07/01/2004 11:00PM

Rating riders by return on investment

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LEXINGTON, Ky. - Churchill's spring-summer meet comes to an end on Monday. The jockeys who performed well enough to be among the top 10 in the standings here will be heading to a number of different venues, so bettors at those tracks can benefit by knowing which of them met, or exceeded the expectations of bettors at this meet, and which did not.

Although jockey Brice Blanc was in 10th place in the standings through July 1, with 19 wins from 132 mounts, he owned the best return on investment at $2.57. His 14 percent win rate was close to the 16 percent winners booted home by leading jockey Rafael Bejarano, and the 15 percent wins from fourth-place Cornelio Velasquez and fifth-place Mark Guidry. The difference was that Blanc's winners included longshots who paid much higher prices than those of the jockeys who rode more winners.

Second on the ROI list is Willie Martinez. He also scored with more than his fair share of longshots while getting home first 24 times from 230 mounts, slightly better than 10 percent wins, for a $2.16 return.

If you believe that the jockeys with the best returns on investment are always the ones who fly beneath the radar of most fans, you will be surprised to learn that Bejarano, who stands out like a sore thumb with 73 winners from 386 mounts, and a 24-win gap over second-place Pat Day, has done a remarkable job in the ROI department at Churchill. Despite his popularity, and his large lead in the win standings, Bejarano has nearly broken even for bettors at $1.99, the third-best return among the top 10 riders.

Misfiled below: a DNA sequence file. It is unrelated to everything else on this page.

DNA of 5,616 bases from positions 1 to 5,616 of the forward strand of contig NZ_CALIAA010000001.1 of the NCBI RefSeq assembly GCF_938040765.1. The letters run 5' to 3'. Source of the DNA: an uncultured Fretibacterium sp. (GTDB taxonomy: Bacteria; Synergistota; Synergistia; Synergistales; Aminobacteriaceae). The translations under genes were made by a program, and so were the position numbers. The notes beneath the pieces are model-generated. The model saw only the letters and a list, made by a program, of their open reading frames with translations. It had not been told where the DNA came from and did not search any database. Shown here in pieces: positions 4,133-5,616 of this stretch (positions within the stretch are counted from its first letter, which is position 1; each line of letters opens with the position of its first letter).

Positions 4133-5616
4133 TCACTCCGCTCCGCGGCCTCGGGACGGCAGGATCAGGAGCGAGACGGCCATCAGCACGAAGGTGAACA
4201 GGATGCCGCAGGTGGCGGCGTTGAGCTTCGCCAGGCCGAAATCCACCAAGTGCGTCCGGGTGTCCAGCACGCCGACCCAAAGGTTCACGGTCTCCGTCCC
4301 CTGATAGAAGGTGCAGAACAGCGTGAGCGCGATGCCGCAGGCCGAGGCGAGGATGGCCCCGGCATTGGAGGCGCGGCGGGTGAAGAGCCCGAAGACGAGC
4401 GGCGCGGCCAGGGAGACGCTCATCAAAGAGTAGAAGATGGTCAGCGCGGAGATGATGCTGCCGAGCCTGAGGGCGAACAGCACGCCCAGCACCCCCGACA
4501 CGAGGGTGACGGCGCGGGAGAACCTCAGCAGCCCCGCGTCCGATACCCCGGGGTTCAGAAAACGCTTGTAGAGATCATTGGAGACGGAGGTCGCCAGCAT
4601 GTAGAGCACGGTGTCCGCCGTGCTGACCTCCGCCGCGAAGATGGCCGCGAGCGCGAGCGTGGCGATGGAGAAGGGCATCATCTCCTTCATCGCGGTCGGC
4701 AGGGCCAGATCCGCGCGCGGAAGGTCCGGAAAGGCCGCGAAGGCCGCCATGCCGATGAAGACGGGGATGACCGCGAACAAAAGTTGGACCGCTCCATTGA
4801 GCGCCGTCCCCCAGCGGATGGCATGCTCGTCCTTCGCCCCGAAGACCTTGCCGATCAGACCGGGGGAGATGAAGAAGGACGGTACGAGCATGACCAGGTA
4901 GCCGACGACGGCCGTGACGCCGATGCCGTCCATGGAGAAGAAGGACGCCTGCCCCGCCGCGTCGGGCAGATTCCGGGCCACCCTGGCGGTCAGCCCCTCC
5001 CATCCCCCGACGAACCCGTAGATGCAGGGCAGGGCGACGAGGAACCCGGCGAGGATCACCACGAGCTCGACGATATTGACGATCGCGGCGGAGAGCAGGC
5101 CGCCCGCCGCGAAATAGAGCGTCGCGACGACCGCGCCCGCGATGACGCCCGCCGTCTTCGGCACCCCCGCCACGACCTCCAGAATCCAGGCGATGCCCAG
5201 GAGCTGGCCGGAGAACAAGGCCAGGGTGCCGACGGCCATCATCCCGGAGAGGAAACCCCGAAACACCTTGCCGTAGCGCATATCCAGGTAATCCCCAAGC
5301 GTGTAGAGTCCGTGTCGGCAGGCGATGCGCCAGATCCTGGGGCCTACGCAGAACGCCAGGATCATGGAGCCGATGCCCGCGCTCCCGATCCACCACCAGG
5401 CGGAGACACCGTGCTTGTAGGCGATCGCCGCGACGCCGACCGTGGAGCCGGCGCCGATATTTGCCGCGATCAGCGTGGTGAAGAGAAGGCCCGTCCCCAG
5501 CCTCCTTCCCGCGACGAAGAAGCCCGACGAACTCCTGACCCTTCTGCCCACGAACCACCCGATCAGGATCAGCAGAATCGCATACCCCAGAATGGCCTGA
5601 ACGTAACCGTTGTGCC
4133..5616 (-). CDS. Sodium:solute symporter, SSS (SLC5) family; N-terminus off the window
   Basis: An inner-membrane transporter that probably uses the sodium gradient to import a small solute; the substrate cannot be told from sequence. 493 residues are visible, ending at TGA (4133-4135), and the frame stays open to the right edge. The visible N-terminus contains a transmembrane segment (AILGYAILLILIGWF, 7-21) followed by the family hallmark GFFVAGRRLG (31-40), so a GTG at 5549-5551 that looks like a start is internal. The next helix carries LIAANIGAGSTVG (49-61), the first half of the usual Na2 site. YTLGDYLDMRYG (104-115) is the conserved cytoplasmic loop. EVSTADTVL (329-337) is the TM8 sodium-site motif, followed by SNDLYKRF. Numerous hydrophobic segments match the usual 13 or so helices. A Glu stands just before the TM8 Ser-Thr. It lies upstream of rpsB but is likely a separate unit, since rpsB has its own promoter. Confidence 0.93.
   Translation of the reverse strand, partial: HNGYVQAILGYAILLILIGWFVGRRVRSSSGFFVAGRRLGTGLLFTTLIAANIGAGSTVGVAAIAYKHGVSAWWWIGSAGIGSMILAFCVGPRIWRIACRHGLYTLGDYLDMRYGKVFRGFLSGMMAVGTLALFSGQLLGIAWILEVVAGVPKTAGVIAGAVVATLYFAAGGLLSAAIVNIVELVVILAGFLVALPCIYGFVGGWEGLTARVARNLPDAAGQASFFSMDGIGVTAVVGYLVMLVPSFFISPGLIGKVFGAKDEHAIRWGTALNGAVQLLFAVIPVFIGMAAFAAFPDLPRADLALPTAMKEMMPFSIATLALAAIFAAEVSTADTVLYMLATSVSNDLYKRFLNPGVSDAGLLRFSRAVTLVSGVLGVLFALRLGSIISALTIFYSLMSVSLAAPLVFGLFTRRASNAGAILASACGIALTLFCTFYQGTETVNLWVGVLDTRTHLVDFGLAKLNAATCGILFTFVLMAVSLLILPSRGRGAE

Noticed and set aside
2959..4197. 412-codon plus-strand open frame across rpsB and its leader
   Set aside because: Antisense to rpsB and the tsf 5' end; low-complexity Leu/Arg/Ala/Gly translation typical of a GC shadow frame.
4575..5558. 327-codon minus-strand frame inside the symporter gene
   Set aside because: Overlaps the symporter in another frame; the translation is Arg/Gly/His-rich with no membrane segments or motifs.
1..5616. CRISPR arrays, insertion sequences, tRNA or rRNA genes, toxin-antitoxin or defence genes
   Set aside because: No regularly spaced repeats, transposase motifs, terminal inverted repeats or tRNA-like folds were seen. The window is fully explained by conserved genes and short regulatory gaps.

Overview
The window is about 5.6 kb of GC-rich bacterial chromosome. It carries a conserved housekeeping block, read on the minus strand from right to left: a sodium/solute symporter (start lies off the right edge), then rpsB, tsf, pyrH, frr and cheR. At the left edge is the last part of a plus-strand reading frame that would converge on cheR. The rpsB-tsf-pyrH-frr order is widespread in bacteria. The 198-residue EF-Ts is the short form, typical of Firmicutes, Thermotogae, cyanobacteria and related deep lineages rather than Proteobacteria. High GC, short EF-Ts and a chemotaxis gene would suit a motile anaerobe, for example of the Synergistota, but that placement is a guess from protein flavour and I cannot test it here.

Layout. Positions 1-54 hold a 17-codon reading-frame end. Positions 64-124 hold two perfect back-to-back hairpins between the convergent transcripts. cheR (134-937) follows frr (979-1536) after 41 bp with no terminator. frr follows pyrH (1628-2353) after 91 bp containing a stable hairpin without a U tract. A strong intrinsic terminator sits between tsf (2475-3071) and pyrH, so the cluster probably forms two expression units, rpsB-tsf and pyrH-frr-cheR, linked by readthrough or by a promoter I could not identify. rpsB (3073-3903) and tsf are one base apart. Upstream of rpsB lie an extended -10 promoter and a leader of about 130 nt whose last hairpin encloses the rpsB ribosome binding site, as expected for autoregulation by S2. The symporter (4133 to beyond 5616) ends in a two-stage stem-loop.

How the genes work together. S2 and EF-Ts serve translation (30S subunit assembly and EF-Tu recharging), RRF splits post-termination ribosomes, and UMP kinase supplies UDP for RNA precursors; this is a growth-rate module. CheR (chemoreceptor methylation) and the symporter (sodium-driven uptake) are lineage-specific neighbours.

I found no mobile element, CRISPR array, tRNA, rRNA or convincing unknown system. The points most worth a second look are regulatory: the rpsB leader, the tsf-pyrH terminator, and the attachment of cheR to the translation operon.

Mark Guidry, who is usually overbet by fans with a $1.42 ROI since 1991, has exceeded the expectations of bettors with a $1.85 return at this meet, the fourth-best ROI among the top 10 in winners.

Bettors love to pound horses ridden by Day down to underlaid prices, with a return of just $1.42 since 1991. But Day has ridden well enough at this meet to improve that number to $1.73, with 27 percent wins.

When I had previously checked these statistics based on results through May 20, Cornelio Velasquez was riding 20 percent winners, with a $1.67 return. Those numbers have since weakened somewhat, with 15 percent winners and a $1.54 ROI, sixth-best among the top 10.

Robby Albarado was having a tough time through May 20, with 11 percent wins, and a $0.88 ROI, but he has improved since then while raising those stats to 15 percent wins and a $1.45 return.

John McKee had been effective with longshots through May 20 with a $1.92 return from 12 percent wins. Although he is sixth in the win rankings, those numbers have tailed off with 9 percent wins, and a $1.31 ROI.

Calvin Borel, eighth in the win standings, has improved his win percentage from 7 percent through May 20 to 9 percent through July 1, but he is still being overbet at $1.28.

Shane Sellers continues to be a victim of his popularity with bettors. He showed 12 percent wins through May 20, with a poor $0.77 return. He has won at a much higher rate while boosting his win percentage by 50 percent to 18 percent. But bettors overplay him so much that he has produced only a $1.15 ROI.